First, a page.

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A Midsummer Night's Dream - Shakespeare's Globe 2013

There was a time when summer didn't seem quite seasonally correct without a version of 'A Midsummer Night's Dream' to experience. Set mostly outdoors, this bit of Shakespearian nonsense almost encapsulates the season and the kind of associated madness the title implies. But now that it is perpetual October with miserable temperatures more akin to those of the little ice age, and leaden skies which threaten frequent drenchings, the play doesn't feel quite so summery. And this version from the Globe's artistic director, Dominic Dromgoole, picks-up on the current, dismal state of the climate.

Now comedy is hardly a stranger at this venue and this play has plenty of ingredients which provide the laughs. The 'rude mechanicals are the focus for much of the humour and these are a clog-wearing bunch who break into dance at every opportunity. In fact, they indulge in a magnificent clog-dance even before they mutter a single word. Bottom (excellently played by Pearce Quigley) has trouble remembering Peter Quince's name which provides a running gag. In their play about Pyramus and Thisbe, the wall is so huge it can barely fit on the tiny portable stage which Snug the joiner has to repair while the performance is in progress. It's all suitably chaotic and proves very funny.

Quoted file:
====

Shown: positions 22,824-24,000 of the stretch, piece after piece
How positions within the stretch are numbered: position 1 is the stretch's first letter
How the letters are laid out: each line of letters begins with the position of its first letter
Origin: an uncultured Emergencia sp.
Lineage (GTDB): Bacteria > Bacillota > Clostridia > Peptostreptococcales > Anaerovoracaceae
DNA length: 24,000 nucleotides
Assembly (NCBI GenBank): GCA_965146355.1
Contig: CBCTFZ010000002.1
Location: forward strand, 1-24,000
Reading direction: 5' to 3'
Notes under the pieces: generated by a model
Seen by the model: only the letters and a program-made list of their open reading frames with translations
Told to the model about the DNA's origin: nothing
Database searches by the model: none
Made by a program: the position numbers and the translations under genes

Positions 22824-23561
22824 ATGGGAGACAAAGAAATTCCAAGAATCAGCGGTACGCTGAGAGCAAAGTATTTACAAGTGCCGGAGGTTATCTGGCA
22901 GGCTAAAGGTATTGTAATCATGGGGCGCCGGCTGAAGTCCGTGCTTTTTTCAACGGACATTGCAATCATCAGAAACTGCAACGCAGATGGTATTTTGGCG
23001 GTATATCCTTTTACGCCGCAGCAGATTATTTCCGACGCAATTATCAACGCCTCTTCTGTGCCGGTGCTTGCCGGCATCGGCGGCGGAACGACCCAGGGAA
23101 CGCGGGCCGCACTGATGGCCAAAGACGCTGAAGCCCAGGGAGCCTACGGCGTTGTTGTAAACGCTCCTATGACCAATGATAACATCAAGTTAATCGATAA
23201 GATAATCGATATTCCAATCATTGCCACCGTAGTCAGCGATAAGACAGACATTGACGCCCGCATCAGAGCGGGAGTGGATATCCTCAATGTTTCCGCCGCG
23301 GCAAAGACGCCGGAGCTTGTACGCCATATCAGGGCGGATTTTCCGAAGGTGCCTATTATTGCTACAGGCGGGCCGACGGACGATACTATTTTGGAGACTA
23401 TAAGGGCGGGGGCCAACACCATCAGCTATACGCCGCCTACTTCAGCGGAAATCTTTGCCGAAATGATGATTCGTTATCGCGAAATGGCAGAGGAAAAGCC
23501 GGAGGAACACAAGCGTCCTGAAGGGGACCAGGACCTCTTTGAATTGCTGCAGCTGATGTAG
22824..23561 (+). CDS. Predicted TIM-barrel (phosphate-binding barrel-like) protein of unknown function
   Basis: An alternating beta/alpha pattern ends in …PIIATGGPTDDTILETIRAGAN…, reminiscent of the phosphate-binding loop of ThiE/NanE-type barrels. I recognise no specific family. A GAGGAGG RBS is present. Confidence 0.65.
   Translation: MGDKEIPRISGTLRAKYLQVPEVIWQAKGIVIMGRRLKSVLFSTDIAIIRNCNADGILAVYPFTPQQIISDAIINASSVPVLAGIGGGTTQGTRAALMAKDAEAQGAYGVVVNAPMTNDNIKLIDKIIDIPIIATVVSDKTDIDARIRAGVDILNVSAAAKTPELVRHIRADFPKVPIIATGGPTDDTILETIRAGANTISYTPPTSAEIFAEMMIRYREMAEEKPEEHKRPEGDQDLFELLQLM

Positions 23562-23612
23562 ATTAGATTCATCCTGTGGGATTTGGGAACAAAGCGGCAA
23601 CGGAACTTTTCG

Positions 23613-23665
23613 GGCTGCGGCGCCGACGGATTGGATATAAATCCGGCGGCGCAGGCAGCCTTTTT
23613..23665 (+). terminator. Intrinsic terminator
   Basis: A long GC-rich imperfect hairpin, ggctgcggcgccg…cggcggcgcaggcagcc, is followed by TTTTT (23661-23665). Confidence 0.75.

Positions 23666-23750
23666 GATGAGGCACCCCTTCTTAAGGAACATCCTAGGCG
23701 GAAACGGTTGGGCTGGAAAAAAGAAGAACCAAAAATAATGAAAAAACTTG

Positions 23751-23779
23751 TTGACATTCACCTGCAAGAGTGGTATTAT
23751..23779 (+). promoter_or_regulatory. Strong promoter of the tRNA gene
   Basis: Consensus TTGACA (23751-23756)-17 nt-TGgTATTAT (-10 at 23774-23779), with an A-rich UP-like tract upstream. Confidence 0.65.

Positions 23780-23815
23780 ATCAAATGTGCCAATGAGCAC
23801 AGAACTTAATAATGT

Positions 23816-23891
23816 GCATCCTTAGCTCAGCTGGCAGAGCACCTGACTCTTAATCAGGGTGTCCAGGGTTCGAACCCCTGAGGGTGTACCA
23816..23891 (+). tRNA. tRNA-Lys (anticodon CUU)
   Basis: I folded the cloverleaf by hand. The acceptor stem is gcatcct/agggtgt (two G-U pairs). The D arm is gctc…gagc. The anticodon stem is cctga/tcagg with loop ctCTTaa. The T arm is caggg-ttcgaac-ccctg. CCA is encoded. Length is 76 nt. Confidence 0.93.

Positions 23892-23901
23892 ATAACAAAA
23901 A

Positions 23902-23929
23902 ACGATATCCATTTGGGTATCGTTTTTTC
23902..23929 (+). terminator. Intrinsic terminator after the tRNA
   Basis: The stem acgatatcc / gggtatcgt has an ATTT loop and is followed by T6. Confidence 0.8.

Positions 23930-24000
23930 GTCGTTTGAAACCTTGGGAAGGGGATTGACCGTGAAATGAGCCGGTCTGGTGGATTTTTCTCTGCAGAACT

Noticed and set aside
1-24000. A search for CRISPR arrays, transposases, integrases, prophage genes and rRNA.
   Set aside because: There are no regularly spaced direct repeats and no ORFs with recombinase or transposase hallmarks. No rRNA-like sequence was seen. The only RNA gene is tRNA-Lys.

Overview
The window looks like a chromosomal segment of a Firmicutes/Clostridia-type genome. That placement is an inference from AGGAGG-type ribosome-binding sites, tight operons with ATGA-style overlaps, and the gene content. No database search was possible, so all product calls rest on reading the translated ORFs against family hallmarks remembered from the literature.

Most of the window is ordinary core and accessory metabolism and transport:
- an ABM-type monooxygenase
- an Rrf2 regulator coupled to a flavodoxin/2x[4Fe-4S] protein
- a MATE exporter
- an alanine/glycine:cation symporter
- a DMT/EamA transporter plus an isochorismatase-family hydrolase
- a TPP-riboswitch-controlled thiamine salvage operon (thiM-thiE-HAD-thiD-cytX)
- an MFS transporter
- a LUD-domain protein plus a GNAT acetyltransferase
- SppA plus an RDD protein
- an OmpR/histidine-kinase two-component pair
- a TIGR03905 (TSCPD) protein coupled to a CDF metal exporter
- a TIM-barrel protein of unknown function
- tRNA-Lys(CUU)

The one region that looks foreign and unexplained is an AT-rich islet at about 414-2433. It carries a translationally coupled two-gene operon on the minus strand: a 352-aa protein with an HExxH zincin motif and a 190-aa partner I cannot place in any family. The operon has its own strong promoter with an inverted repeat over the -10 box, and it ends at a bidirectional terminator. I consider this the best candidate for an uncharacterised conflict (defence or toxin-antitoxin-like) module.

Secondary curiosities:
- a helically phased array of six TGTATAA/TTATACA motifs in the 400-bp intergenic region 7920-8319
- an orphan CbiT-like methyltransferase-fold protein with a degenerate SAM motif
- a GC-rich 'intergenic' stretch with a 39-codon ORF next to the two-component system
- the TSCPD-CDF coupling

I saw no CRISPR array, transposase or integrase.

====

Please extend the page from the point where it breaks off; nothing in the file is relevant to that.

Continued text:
Overall, there is plenty to enjoy here and relatively little to fault. If I have to be picky, I think Mr Dromgoole could have managed a bit of judicial pruning to reduce the near three-hour running time, especially given the inclusion of numerous dances which add to the duration. And the mechanical's play does rely quite heavily on slapstick, leaving less room for the subtlety which I have seen employed to great effect in some other productions. Nevertheless and in spite of the elements, the audience seemed well-entertained and amused, and in the end that's what counts.



"Compelling and very funny production."
Michael Coveney for The Independent

"The play's royal and supernatural qualities are both well brought out, but it is the comedy of the mechanicals who announce their arrivals with witty clog dances that are this show's biggest joy."
Mark Shenton for The Stage

"A warm, comic vision ideally pitched to this performance space. His [Dominic Dromgoole] production bursts with crowd-pleasing gestures."
Fiona Mountford for The Evening Standard

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